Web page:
Beyond tokenism: The debate around Black History Month

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"I don't want a black history month. Black history is American history," says Morgan Freeman. 

This month, you will see no shortage of functions organized by historical societies, libraries and schools. You may even catch the corporate giants sponsoring short vignettes on black history, or perhaps a rerun of Amistad, Roots or Malcolm X. 

It's Black History Month. 

The celebration has come a long way since 1926, when Harvard-educated Carter G. Woodson founded Negro History Week. Woodson, popularly known as "the father of black history," chose the second week in February to correspond with Abraham Lincoln’s approval of America's 13th Amendment to its Constitution, abolishing slavery, and also with the birth of prominent black advocate Frederick Douglass. 

Woodson's goal was not only to educate his own community about its rich heritage, but also to make American society aware of black contributions. In 1976, during the U.S. bicentennial, the commemoration week was expanded in the U.S. to National Black History Month. 

The now-defunct Canadian Negro Women's Association first marked the month in Toronto in 1950. The city formally recognized February as Black History Month in 1978 after being petitioned by the Ontario Black History Society . The event was first officially proclaimed in Ontario in 1993 to mark the 200th anniversary of legislation introduced by lieutenant-governor John Graves Simcoe to prohibit the importation of slaves into what was then Upper Canada. 

The celebrations are supposed to make a difference in the perceptions and attitudes of blacks and whites. Yet, since its inception, there has been a raging debate both within and outside the community on whether the month has had a positive or negative effect. 

Many people look forward to this month, during which a marginalized people's history is given prominence in the mainstream. There is a new-found appetite for anything about black history during these magical 28 days. 

Others question its relevance and consequences. As Freeman points out, is black history not part of Canadian, American or world history? Why should it be condensed and highlighted only during this month? Indeed, some with conspiracy theory leanings even wonder out loud why the shortest month of the year was selected.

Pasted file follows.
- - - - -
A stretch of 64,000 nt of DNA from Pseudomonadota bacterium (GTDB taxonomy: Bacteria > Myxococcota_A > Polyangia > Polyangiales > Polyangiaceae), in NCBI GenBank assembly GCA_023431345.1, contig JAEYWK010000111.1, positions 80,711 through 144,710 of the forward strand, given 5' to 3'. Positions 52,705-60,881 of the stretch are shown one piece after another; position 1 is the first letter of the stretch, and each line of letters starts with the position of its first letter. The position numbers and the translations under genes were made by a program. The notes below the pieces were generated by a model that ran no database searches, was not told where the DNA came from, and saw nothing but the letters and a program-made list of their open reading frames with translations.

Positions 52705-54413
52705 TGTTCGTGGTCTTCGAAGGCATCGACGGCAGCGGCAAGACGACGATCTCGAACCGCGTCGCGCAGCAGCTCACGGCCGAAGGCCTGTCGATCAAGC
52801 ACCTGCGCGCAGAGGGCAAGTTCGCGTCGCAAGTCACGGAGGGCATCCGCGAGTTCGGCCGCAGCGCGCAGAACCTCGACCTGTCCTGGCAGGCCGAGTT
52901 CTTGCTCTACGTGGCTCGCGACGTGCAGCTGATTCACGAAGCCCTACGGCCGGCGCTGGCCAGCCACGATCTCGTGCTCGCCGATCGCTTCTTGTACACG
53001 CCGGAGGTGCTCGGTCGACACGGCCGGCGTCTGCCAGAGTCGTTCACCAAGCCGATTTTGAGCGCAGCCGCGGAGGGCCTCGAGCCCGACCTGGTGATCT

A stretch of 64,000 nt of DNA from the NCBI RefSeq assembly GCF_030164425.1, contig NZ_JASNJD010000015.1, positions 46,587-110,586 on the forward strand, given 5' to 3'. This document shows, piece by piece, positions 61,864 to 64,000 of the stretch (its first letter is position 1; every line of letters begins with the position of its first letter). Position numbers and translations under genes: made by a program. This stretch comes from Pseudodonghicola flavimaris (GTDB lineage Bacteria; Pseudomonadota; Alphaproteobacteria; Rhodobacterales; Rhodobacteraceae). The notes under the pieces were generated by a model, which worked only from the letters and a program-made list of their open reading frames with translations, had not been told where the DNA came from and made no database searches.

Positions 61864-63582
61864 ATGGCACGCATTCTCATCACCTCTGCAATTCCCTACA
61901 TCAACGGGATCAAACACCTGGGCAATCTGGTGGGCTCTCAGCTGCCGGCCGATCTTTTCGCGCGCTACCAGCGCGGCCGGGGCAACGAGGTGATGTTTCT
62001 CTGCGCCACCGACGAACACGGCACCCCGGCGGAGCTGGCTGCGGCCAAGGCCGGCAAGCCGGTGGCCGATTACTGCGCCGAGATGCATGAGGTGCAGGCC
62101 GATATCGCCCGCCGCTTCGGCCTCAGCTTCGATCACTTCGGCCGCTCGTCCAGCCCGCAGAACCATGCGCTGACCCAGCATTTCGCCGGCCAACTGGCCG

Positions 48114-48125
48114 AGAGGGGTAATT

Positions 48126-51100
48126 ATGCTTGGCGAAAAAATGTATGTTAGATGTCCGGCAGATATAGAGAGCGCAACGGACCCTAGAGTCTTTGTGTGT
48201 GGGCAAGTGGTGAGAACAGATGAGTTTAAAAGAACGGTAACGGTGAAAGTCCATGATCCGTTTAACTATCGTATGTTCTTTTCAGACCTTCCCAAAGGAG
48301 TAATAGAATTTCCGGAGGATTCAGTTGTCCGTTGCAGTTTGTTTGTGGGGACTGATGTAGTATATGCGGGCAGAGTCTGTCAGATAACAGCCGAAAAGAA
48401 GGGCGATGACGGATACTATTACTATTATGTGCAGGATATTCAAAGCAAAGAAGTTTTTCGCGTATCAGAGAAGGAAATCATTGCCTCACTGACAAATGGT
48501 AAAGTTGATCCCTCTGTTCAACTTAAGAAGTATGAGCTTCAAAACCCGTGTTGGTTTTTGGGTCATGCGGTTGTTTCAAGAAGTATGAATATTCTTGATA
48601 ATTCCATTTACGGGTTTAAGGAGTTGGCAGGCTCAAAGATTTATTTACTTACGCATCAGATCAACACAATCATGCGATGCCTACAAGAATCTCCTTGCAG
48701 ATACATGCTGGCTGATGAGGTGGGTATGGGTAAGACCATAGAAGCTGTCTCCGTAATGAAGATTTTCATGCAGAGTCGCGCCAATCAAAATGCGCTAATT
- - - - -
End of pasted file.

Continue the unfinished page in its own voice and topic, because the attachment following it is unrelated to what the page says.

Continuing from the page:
During our school years, we spend months, perhaps even years studying history. Yet how much importance is given to the history of blacks? On far too many school curricula, outside of this month, black history shows up once just before the U.S. Civil War, disappears and then reappears with the civil rights movement. 

Even a cursory glance at the tremendous contributions of the black community is beyond the scope of this article. Suffice it to note that the accomplishments and contributions by this community have benefited all of us, not just members of one group.

Minorities, and indeed all of us, owe a great deal of gratitude for the great civil rights strides advanced by the blood and sweat of blacks. Immigrants to Canada, for instance, owe a great debt of gratitude to William P. Hubbard . Hubbard, elected as the first black politician in Toronto in 1894, won another 13 consecutive annual elections as alderman in Ward 4. He fought for cheap hydro power, and stood up for Chinese laundry owners being forced out by rich, white laundry owners. 

It's not hard to understand the pride felt in having one's history and contributions remembered and honoured. "We need such a month to help us arrive at an understanding of our ourselves as Canadian," says Rosemary Sadlier, president of the Ontario Black History Society. Yet others question whether, in our increasingly multiracial and multi-ethnic societies today, it make sense to commemorate the history of only one particular people in a discrete and isolated fashion? 

Should the history of all peoples not be celebrated and taught all year round. And by limiting the remembrance, study, and celebration to one month, are we not undermining and devaluing it? 

Don't get me wrong. It's good that there is a month dedicated to acknowledge the achievements and contributions of blacks. Some time to remember is better than none at all. As Woodson wrote: "The achievements of the Negro properly set forth will crown him as a factor in early human progress and a maker of modern civilization." 

But this is just a first step. The whiff of patronization and complacency is too strong during this month. Some blacks sit back with a sense of pride, while the rest of us feel good for allowing "their" history to be told and recognized. 

The celebrations have been going on for more than eight decades, and yet the cycle of racism has been remarkably consistent over that period. As Professor Tyrone Williams notes, "whatever ameliorating effects black history month was supposed to have had, the fact remains that it has failed to have any lasting impact on race relations in the United States."

Agree or disagree with Williams and Morgan, suffice it to state that until the contributions of minority groups are the focal points of history books rather than footnotes, Black History Month and other such remembrances will remain necessary. 

Faisal Kutty, a lawyer, teaches at Valparaiso University School of Law in Indiana and Osgoode Hall Law School of York University. Follow him at Twitter @FaisalKutty

This article was originally published in the Toronto Star and is reprinted here with permission. 

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